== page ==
The Chicago Syndicate: Johnny Torrio
Showing posts with label Johnny Torrio. Show all posts
Showing posts with label Johnny Torrio. Show all posts

Monday, January 15, 2007

Guns and Roses

Friends of ours: Dean O'Banion, Al Capone, Johnny Torrio, "Bloody" Angelo Genna, "Big Jim" Colosimo, Earl "Hymie" Weiss, Vincent "the Schemer" Drucci, George "Bugs" Moran

Before Al Capone became its underworld kingpin, Chicago's reigning gangster was the colorful and lethal Dean O'Banion, the stoutly built Irish florist the press nicknamed "Chicago's Arch Killer" and the "Boss of the 42nd and 43rd Wards." Based on information compiled from police and court documents, contemporary news accounts, and interviews with O'Banion's friends and associates, Guns and Roses traces O'Banion's rise from Illinois farm boy to the most powerful gang boss in early 1920s Chicago. It examines his role in the Irish-Sicilian clashes that rocked the North Side circa 1890-1910, his years as a slugger for William Randolph Hearst during the city's newspaper wars, and his turbulent relationship with "Scarface Al" Capone as the two gang bosses battled for supremacy.

Guns and Roses also shines a spotlight on many of Chicago's elite, among them Mayor William Hale "Big Bill" Thompson and playwright Charles MacArthur (The Front Page), as well as such underworld luminaries as dapper Johnny Torrio, "Bloody" Angelo Genna, "Big Jim" Colosimo, Earl "Hymie" Weiss, Vincent "the Schemer" Drucci, and George "Bugs" Moran, the latter of whom barely escaped the St. Valentine's Day Massacre. Of particular interest are O'Banion's notorious "handshake murder" ordered by the Capone, Torrio, and Genna factions and the bloody war for gangland supremacy that was sparked by his death and gave the city its reputation for violence. An enigmatic character, O'Banion was a powerful gang boss who could crack skulls as brutally as his henchmen, but he also supported entire North Side slums with his charity. While he had few gangster allies, the charismatic criminal inspired fanatical loyalty among his own men, who mourned his murder and sought violent revenge against those who ordered it. The product of fifteen years of research, Guns and Roses is as much a stroll through the history of Chicago as it is a chronicle of one of its premier underworld icons.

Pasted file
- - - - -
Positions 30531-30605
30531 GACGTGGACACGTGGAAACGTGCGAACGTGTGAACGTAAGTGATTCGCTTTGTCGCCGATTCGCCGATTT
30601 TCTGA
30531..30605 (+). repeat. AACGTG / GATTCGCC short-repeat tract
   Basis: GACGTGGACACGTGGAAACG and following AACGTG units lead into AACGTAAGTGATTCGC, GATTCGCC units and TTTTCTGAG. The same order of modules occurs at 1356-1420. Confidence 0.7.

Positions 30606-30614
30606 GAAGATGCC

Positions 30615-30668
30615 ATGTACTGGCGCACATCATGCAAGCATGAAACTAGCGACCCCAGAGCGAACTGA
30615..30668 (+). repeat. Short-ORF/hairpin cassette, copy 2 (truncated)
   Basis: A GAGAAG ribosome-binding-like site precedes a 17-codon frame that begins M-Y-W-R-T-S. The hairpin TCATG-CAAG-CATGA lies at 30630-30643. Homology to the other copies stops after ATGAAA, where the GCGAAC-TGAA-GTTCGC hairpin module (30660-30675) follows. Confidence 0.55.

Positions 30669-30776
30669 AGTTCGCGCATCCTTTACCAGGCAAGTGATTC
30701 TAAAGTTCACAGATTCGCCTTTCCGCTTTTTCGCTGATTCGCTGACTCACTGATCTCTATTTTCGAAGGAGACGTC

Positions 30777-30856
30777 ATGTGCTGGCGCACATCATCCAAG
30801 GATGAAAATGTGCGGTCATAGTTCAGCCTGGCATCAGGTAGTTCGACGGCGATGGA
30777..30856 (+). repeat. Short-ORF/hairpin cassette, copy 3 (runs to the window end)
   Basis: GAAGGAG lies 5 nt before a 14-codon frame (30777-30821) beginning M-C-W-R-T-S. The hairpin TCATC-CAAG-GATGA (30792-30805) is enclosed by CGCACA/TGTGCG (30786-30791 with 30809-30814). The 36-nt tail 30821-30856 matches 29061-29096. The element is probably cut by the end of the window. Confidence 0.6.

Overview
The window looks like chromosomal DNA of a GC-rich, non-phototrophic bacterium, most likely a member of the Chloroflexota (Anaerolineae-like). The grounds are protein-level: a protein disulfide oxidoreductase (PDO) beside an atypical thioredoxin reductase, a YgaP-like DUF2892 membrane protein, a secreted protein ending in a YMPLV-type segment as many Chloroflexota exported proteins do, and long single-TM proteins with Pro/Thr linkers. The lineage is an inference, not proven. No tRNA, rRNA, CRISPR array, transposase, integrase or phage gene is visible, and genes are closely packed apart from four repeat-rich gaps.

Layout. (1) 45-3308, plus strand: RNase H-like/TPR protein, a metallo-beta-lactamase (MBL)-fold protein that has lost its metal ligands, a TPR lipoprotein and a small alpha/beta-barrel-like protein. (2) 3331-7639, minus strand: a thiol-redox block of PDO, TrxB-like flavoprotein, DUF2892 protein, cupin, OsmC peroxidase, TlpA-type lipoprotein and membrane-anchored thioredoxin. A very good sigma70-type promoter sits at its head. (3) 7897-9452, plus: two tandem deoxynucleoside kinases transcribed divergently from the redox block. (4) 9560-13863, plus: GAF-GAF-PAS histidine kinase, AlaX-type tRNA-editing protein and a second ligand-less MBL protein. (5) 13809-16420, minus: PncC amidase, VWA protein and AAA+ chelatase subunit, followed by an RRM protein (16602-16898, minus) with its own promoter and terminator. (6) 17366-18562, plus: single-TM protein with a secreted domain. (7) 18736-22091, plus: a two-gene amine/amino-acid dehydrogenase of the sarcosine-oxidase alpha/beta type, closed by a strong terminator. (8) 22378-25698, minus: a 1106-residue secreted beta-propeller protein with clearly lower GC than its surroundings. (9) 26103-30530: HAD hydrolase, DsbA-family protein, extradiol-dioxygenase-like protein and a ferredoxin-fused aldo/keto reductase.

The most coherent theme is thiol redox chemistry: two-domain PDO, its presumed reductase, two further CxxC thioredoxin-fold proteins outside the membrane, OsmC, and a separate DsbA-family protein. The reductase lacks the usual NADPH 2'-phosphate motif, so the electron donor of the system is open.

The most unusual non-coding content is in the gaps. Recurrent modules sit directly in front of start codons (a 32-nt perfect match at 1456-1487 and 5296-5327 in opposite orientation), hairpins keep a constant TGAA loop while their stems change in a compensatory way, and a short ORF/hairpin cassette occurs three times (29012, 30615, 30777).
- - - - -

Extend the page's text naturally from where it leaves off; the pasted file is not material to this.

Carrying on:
Tuesday, April 26, 2005

Chicago’s crime shrines

Friends of ours: Al Capone, Dion O'Banion, Johnny Torrio, George "Bugs" Moran

Chicago has a rich mob history, and Craig Alton capitalizes on the fascination of tourists and Chicagoans alike with his Untouchables Tour, a bus trip to some of the city's infamous gangster sites. Alton, better known by his nickname "Southside," suggests a few stops for those interested in checking out the history of Chicago's underworld.

Across from Holy Name Cathedral
Dion O'Banion, leader of the North Side gang, owned a flower shop here and was killed on the store steps in 1924 by some of Al Capone's men after he allegedly double-crossed Capone's mentor, Johnny Torrio. The shop is no longer there.

Green Mill in Uptown
A favorite hangout of Capone and his gang. Capone would sit at a table with a view of both doors. The club, which was connected by a tunnel system to a building across the street, still has a trap door behind the bar.

Site of Valentine's Day Massacre

The murders occurred on Feb. 14, 1929, at a garage at 2122 N. Clark St., where Capone's men, dressed as police officers, tried to set up George "Bugs" Moran, then the head of the North Side gang. Seven of Moran's men were gunned down, but Moran wasn't in the garage at the time. The building is no longer there.

The Biograph Theater
John Dillinger, named the FBI's "Public Enemy No. 1," was set up in 1934 by a woman who told the feds he'd be at the movies with her. When Dillinger walked out of the theater, located at 2433 N. Lincoln Ave., he was shot in the alley.

Capone's grave
Capone was buried at Mt. Carmel Cemetery, 1400 S. Wolf Rd. in Hillside.

Thanks to Kathryn Masterson

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